Caryl Churchill's Cold Metaphors by Gregory Bunker
Bad Dress’s take on esteemed British playwright Caryl Churchill’s Far Away is, indeed, so distant as to be indecipherable. Published in 2000, Far Away’s high-minded, postmodernist theme of pervasive fear in a world where everything – humans, deer, grass, trees, rivers, even weather – is at war, seems to require training in philosophy and dramaturgy to truly understand. Having an education in science, I can say that from this perspective it is ecologically daft. In a world where animals are constantly trading sides, how would ecosystems even function? Why would gravity care to get involved? And how would anyone even communicate with it? We are not provided with explanations for how we got into this dystopia or rules for how it works, and this is not ok. Simply put, the writing of this play is an intellectual exercise and not for a general audience.
Unfortunately the acting and directing only add to the chasm between what is happening on stage and what is supposed to be happening in our heads. The dialogue and body language, for example, between a little girl and her aunt in the first scene were so cold and distant that I was certain these two people barely knew each other. The second scene saw equally emotionally empty chit-chat between the now-grown-up girl and a new fellow as they make hats together. And when prisoners don the hats and walk down what seems to be a fashion runway to their deaths, it’s just too absurd for me to care. By the third scene I was beginning to think that the lack of feeling in everyone was deliberate irony (postmodernism!). But it wasn’t. The music, though, is beautiful. Mary Lougheed composed and plays an original score that complements the moodiness of the set nicely.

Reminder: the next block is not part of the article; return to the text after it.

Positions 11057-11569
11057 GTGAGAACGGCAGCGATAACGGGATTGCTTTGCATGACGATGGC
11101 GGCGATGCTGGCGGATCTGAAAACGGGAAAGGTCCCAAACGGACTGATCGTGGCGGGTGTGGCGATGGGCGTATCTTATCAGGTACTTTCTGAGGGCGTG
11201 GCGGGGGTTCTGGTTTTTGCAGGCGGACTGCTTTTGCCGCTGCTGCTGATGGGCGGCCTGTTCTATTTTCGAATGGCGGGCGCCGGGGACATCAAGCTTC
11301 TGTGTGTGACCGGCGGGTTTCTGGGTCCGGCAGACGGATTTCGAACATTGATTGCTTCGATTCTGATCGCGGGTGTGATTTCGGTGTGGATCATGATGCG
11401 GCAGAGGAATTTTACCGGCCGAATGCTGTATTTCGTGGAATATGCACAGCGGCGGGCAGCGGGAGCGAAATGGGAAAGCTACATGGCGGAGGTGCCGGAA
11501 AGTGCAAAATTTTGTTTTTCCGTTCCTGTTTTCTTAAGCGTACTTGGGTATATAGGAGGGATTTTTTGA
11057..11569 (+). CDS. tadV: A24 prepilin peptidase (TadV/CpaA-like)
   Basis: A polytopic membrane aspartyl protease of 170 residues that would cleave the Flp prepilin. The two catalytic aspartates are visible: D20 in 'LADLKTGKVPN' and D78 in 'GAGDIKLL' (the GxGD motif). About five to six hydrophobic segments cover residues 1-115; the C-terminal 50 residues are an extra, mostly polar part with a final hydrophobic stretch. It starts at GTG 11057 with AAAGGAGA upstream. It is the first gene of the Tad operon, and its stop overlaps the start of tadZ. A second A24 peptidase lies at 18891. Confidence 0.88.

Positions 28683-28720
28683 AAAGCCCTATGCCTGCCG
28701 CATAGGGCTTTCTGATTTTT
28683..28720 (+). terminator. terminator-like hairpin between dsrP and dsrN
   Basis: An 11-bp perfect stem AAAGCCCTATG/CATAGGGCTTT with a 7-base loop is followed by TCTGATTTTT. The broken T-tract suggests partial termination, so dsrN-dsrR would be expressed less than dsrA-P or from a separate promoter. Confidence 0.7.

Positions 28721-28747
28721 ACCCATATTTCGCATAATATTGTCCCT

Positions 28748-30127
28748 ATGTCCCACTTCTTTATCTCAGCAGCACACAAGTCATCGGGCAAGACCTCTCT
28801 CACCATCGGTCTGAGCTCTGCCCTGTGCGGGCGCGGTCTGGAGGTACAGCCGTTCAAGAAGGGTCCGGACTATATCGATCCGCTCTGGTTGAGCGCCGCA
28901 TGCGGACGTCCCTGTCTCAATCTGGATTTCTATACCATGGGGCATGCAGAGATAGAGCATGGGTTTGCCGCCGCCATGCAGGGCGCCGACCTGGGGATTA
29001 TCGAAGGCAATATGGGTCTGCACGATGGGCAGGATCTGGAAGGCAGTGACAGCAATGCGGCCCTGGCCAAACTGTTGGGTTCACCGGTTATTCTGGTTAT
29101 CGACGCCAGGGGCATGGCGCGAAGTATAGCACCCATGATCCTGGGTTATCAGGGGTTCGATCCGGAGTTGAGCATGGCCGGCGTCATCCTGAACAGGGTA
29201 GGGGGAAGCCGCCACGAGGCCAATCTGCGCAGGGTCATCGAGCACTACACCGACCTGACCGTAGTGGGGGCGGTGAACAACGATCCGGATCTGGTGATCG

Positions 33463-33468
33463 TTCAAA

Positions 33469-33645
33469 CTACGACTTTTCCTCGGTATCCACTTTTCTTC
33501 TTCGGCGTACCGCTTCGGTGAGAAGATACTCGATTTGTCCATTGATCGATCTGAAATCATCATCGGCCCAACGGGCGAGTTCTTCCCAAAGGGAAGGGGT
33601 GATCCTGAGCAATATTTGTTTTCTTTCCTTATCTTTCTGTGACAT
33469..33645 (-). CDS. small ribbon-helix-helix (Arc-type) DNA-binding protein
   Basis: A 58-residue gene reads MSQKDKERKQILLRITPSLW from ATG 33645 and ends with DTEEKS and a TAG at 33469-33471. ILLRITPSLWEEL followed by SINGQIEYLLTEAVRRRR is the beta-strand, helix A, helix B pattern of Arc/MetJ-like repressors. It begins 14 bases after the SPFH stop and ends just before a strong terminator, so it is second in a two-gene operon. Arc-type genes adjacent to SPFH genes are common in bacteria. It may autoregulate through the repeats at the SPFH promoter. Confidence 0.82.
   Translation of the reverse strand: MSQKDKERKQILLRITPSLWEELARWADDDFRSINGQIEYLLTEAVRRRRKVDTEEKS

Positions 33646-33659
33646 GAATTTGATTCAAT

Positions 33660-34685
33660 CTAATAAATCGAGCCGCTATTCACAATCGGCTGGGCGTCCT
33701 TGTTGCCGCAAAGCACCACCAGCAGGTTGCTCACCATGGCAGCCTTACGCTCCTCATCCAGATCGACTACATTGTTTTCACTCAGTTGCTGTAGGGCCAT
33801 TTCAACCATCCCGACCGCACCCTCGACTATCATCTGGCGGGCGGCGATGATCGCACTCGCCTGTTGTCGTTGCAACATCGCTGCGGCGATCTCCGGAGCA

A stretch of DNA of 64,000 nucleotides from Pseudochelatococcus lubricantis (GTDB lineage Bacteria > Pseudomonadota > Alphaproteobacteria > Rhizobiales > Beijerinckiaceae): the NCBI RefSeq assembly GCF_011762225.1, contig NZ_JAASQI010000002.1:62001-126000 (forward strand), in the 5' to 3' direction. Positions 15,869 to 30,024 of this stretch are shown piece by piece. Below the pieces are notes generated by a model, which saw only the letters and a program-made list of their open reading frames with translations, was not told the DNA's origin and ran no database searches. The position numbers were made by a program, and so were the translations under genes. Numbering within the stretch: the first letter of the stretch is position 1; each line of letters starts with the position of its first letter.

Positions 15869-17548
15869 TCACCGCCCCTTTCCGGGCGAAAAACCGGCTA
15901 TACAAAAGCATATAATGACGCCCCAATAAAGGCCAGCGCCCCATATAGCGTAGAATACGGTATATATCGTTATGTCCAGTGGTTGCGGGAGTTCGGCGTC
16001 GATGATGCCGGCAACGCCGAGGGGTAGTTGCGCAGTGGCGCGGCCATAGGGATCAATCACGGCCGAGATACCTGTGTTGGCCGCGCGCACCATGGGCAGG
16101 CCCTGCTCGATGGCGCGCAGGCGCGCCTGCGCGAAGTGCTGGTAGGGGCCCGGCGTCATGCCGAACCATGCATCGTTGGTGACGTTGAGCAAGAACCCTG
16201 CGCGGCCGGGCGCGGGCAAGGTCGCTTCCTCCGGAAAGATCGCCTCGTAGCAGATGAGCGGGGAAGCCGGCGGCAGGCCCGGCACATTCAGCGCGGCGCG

As a play, Far Away drowns in illogical metaphors, begging you to add meaning. As a production, the acting and directing prevent its five scenes from having any emotional resonance or continuity. At least it’s short.